June 2017
Volume 58, Issue 8
Open Access
ARVO Annual Meeting Abstract  |   June 2017
Analysis of foveal angle after successful VMT detachment.
Author Affiliations & Notes
  • Rosina Hassan Zakri
    Ophthalmology, East Kent NHS Trust, Folkestone, United Kingdom
  • hanbin lee
    Ophthalmology, East Kent NHS Trust, Folkestone, United Kingdom
  • Nishal Patel
    Ophthalmology, East Kent NHS Trust, Folkestone, United Kingdom
  • Footnotes
    Commercial Relationships   Rosina Zakri, None; hanbin lee, None; Nishal Patel, Allergan (C), Bayer (C), Novartis (C), Roche (C)
  • Footnotes
    Support  None
Investigative Ophthalmology & Visual Science June 2017, Vol.58, 5956. doi:
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      Rosina Hassan Zakri, hanbin lee, Nishal Patel; Analysis of foveal angle after successful VMT detachment.. Invest. Ophthalmol. Vis. Sci. 2017;58(8):5956.

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      © ARVO (1962-2015); The Authors (2016-present)

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Abstract

Purpose : Vitreomacular traction (VMT) is characterised by posterior vitreous detachment, accompanied by distortion of the fovea. Ocriplasmin is a proteolytic enzyme thought to cleave the components of the vitreoretinal interface. We investigate anatomical change at the fovea after successful detachment and assess symptoms.

Methods : A single centre retrospective study was performed on all patients treated for VMT using Ocriplasmin. A pilot study of patients with good corrected vision and healthy fundi was carried out to ascertain the normal variation in foveal dip. 63 patients had received treatment for VMT since 2014. 21 were confirmed to have had sucessful detachment on OCT scan and 23 were identified with co-pathology of macular degeneration, hole or edema.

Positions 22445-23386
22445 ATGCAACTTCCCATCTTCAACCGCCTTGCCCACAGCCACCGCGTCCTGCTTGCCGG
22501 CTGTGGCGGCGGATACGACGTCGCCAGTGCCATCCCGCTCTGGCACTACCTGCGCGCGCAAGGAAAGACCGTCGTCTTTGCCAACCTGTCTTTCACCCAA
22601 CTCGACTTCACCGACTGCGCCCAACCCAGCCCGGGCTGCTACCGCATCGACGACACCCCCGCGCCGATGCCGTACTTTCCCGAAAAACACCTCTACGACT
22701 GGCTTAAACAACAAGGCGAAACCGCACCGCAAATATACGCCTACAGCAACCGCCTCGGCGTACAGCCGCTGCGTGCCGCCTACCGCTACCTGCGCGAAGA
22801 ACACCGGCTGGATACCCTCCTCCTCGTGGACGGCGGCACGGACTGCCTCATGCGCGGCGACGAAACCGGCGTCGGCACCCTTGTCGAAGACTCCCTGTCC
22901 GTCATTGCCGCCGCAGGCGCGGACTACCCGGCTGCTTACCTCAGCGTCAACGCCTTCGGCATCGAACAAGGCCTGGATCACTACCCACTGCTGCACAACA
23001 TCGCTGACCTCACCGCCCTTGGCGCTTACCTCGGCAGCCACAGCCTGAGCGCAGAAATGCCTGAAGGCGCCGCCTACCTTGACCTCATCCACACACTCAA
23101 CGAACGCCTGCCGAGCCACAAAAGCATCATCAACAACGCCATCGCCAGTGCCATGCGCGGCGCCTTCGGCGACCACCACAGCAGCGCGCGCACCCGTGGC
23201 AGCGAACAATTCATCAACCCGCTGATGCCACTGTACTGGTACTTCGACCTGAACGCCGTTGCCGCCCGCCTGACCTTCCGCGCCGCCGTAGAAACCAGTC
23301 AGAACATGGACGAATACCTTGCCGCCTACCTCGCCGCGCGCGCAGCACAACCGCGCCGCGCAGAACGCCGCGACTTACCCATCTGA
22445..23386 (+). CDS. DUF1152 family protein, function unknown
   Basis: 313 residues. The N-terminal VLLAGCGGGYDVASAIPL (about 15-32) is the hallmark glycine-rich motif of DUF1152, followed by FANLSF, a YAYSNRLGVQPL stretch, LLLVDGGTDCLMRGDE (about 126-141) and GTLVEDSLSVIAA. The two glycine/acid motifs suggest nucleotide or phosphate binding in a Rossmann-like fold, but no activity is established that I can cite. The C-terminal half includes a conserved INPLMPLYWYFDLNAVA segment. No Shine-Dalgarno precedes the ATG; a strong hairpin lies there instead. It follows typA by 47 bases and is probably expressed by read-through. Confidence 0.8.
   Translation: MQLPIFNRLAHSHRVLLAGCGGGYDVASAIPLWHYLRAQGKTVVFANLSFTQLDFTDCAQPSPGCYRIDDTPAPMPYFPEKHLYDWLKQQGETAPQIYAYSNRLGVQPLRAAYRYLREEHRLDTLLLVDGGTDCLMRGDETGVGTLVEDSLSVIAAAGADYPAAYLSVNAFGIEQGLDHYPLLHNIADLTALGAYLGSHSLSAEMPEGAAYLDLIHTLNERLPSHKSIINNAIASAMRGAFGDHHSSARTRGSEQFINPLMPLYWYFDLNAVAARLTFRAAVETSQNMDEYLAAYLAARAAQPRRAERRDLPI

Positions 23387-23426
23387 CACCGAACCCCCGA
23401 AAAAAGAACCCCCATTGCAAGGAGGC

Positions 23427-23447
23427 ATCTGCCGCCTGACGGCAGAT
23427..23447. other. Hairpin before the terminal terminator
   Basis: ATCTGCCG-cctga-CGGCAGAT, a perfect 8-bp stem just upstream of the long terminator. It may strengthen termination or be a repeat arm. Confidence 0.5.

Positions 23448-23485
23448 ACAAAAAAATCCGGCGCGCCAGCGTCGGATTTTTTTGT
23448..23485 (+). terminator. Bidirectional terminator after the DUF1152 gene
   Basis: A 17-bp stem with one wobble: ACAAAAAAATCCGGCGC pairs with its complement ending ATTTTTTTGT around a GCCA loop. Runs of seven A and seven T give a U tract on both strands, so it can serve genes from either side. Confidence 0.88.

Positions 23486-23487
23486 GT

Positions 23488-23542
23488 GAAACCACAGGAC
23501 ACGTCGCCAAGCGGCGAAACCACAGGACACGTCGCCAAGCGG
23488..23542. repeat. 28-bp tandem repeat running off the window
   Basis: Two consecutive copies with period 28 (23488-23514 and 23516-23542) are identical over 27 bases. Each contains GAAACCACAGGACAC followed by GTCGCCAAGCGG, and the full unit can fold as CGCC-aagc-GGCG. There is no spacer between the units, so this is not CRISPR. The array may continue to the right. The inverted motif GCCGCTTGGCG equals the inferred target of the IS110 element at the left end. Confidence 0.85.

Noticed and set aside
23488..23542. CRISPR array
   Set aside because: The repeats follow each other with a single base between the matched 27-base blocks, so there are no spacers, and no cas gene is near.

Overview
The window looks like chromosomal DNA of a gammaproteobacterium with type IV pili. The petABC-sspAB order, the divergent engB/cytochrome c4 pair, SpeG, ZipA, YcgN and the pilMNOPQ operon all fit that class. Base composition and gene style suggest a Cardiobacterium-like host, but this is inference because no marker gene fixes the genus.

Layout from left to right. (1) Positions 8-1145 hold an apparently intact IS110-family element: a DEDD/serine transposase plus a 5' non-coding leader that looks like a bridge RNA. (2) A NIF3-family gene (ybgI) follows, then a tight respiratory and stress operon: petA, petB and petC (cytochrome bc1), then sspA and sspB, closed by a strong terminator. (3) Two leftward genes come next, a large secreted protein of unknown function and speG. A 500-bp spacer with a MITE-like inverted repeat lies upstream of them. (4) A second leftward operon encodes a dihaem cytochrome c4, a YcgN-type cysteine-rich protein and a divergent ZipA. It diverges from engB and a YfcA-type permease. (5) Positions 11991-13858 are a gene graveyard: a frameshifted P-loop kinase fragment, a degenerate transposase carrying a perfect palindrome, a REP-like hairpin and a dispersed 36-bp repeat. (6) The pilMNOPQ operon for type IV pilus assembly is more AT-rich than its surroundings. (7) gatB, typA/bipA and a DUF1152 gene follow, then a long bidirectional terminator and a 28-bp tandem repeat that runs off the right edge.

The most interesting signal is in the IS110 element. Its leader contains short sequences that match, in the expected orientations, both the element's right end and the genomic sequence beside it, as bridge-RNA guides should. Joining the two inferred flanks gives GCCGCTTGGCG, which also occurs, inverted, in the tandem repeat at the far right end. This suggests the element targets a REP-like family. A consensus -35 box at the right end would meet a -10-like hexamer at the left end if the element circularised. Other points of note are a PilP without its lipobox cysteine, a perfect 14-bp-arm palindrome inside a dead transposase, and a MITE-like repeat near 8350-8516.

Patient demographics were obtained from electronic notes, then patients were grouped and analysed using Image J software. 3 patients were discarded for lack of comparable data.

Results : The pilot study revealed the angle of foveal dip to vary between individuals, ranging between 125 and 161degrees(0), with mean 1400. Angle between fellow eyes only varied by a maximum of 50.
Average age of treated patients was 75years, with equal numbers of male and female. No relationship between age and foveal angle was identified, however there was a positive correlation between age and success of treatment.
Of the 21 patients with successful posterior vitreous detachment(PVD) on OCT the resultant angle averages 1410, matching the values of pilot disease free eyes. Patients with pathology averaged 340 improvement of angle while those without gained 500.Inter-patient variation was large (SD=54 each,p=0.038). Those with unsuccessful PVD had a smaller 230 difference between affected and control eye (SD=17). There was no defined relationship between visual gain and change in angle in the groups with or without co-pathology.
Incidentally we identified the 'inverse nipple' sign on contour map in all cases of VMT, which resolved after treatment.
We also found that 50% of patients showed improved vision without complete PVD.

Conclusions : To our knowledge this is the first report of foveal angle measurement in relation to macular conditions. VMT makes foveal angle less acute and affects vision. Inverse nipple sign is useful in cases where vitreous base is difficult to identify. Foveal angles have the potential to be utilised as an aide to assessing function and monitoring disease in a variety of macular conditions.

This is an abstract that was submitted for the 2017 ARVO Annual Meeting, held in Baltimore, MD, May 7-11, 2017.

 

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